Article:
N004 Audit into the prevalence of injection site reaction following subcutaneous administration of adalimumab
G. Lloyd-Ford*, V. Goel, A. Lewis, L. Hook, S. Taylor
Aneurin Bevan University Health Board, Gastroenterology, Newport, United Kingdom
During patient contact, the nurse specialist team had been made aware of a number of patients reporting injection site reaction following subcutaneous administration of adalimumab.
The patients had reported the incidents when reviewed in the outpatients department or via our telephone helpline. They represented all geographical areas served by the health board.
It was felt appropriate by the nurse specialist team to audit how prevalent these reactions where.
50 patients receiving adalimumab therapy were randomly selected from the database held by the nurse specialist team. No one geographical site or consultant was prioritised. Patients who had stopped taking the medication where excluded. Patient anonymity was maintained by using their unique computer reference code.
A questionnaire was sent out by an independent secretary and the returned forms came back to the nurse specialist team. The returned forms were anonymous.
Questionnaires where sent out to 50 patients of which 34 (68%) replied. The majority of patients had Crohn's Disease 31 (91%), 3 (9%) had IBD indeterminate and none had ulcerative colitis. Of the 34 who replied 10 (29%) reported an injection site reaction. The injection site used in all 10 patients was the abdomen and the reactive site or area had been used for subcutaneous injection previously in all patients. Of the 10 patients who had reacted, 8 (80%) self-administered and 2 (20%) had their injection administered by a relative. The most common reaction was a significant bruise which was noted by 8 of the patients, a subcutaneous rash and / or blister was next common and noted in 6 patients and injection site infection was only noted by 1 patient. All patients were aware of the correct procedure for pre injection cleaning and administration of the medication, including site rotation. Only one patient stated they felt that more input from the nurses would be beneficial.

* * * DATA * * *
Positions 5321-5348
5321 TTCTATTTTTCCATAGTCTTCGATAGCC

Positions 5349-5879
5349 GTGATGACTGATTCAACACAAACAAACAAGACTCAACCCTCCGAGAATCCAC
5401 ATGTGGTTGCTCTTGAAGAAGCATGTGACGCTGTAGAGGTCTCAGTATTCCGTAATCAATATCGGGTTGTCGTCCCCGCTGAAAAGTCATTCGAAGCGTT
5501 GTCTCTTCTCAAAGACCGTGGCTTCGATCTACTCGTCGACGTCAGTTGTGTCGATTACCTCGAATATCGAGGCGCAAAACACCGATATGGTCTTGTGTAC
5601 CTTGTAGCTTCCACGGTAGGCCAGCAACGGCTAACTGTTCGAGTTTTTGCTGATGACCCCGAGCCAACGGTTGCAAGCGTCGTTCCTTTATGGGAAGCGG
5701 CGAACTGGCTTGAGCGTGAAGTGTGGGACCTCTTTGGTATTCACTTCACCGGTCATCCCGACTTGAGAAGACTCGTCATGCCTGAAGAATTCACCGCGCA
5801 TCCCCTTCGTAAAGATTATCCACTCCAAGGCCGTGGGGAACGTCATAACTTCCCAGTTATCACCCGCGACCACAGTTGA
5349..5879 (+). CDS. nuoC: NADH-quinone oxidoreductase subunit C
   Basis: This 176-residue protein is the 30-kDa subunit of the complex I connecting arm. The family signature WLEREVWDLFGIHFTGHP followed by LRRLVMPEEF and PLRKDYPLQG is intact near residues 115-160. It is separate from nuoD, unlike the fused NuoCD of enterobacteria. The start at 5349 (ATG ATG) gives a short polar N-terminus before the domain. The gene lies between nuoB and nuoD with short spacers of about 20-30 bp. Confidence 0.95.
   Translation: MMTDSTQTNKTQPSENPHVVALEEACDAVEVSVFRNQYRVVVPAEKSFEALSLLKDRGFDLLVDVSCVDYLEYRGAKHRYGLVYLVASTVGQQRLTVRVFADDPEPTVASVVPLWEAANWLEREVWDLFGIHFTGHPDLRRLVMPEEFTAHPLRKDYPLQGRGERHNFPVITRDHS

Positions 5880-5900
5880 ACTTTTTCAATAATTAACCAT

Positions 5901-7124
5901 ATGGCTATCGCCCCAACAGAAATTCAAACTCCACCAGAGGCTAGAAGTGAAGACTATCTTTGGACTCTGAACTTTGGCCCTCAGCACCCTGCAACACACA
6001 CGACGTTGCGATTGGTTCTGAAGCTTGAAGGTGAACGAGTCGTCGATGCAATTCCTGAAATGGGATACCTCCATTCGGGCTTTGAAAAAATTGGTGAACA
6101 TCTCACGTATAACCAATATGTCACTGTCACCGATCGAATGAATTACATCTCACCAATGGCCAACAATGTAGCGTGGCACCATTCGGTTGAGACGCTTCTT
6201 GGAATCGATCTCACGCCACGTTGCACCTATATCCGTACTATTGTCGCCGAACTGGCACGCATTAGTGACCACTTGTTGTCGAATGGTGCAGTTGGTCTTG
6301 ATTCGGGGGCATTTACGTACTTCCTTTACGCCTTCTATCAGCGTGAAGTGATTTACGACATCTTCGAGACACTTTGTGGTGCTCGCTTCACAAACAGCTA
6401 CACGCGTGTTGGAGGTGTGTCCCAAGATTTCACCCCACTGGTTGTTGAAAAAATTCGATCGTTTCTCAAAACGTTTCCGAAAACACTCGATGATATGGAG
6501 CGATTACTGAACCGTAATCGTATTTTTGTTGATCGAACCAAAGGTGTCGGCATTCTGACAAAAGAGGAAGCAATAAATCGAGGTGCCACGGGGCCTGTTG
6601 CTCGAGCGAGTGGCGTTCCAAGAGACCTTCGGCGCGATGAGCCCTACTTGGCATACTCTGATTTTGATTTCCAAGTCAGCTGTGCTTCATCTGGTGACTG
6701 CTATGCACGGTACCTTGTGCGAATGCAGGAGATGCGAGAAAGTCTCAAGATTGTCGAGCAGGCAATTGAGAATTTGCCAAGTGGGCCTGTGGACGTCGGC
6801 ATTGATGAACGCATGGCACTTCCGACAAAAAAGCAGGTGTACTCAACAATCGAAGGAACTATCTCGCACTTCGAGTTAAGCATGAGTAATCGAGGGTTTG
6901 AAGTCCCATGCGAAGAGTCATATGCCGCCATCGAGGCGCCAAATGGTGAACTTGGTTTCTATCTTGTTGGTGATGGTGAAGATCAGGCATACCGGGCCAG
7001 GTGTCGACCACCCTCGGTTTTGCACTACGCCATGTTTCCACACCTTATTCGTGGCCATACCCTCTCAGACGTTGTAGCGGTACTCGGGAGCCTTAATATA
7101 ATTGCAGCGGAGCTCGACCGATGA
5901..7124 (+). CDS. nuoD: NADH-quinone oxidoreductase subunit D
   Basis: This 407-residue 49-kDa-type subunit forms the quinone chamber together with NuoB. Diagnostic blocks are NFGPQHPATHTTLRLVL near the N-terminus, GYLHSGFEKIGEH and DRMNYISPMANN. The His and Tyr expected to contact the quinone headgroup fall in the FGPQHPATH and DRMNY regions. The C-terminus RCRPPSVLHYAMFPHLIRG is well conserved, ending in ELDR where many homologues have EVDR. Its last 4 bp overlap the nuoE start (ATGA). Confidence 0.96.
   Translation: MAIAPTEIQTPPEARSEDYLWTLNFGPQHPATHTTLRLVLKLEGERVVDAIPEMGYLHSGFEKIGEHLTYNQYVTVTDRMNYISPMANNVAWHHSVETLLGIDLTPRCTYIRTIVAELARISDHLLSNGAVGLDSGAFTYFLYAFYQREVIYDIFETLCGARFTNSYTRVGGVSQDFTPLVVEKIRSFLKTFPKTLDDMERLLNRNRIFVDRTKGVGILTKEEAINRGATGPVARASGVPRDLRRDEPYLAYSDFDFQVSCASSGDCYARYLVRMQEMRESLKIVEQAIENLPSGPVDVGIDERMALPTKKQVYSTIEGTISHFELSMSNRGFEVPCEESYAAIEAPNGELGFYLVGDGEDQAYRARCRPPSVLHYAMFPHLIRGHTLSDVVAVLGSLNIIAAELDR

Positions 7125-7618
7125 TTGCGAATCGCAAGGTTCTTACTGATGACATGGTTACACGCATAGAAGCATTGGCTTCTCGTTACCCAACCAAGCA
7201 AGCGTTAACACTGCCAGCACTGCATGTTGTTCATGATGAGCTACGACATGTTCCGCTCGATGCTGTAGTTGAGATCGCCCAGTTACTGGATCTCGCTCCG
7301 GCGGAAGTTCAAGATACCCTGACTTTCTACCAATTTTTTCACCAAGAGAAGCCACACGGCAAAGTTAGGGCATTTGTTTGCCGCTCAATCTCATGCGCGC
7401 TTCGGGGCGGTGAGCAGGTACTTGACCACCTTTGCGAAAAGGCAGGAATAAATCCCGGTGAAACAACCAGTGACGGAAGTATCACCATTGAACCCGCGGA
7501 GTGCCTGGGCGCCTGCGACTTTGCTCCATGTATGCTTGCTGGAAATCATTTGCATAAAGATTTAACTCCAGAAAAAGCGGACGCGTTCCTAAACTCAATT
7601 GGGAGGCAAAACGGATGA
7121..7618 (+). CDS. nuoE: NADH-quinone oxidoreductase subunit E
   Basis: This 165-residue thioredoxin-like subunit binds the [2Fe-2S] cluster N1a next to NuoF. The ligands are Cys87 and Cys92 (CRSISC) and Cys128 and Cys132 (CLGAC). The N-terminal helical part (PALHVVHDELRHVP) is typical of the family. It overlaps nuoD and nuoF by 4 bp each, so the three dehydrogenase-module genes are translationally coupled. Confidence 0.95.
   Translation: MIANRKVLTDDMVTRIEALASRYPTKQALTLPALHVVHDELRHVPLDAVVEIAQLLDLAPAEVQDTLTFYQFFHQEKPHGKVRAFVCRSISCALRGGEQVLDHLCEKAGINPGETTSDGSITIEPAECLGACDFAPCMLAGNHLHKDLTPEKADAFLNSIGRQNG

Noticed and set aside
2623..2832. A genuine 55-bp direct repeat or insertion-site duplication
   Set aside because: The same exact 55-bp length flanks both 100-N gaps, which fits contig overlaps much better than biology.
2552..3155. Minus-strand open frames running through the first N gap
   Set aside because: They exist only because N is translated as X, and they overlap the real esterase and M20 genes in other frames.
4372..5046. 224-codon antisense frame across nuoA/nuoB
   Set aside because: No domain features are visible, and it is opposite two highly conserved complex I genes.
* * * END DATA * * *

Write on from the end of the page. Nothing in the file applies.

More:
Injection site reactions following subcutaneous administration of adalimumab was present in around a third (29%) of those surveyed. It is worth noting that not all patients felt that a bruise following a subcutaneous injection could be seen as a reaction. There was however greater concern regarding blistering at the injection site. The support given by the nurse specialist team was deemed appropriate and patients stated that they were aware of the sterile technique and safe administration of adalimumab. The exact reason for these reactions remains unclear. Repeated injections in the same area (although not exact site) appears to be a factor. Unfortunately a full review of site choice and use falls outside of the scope of this audit, however this could form a more in-depth future study.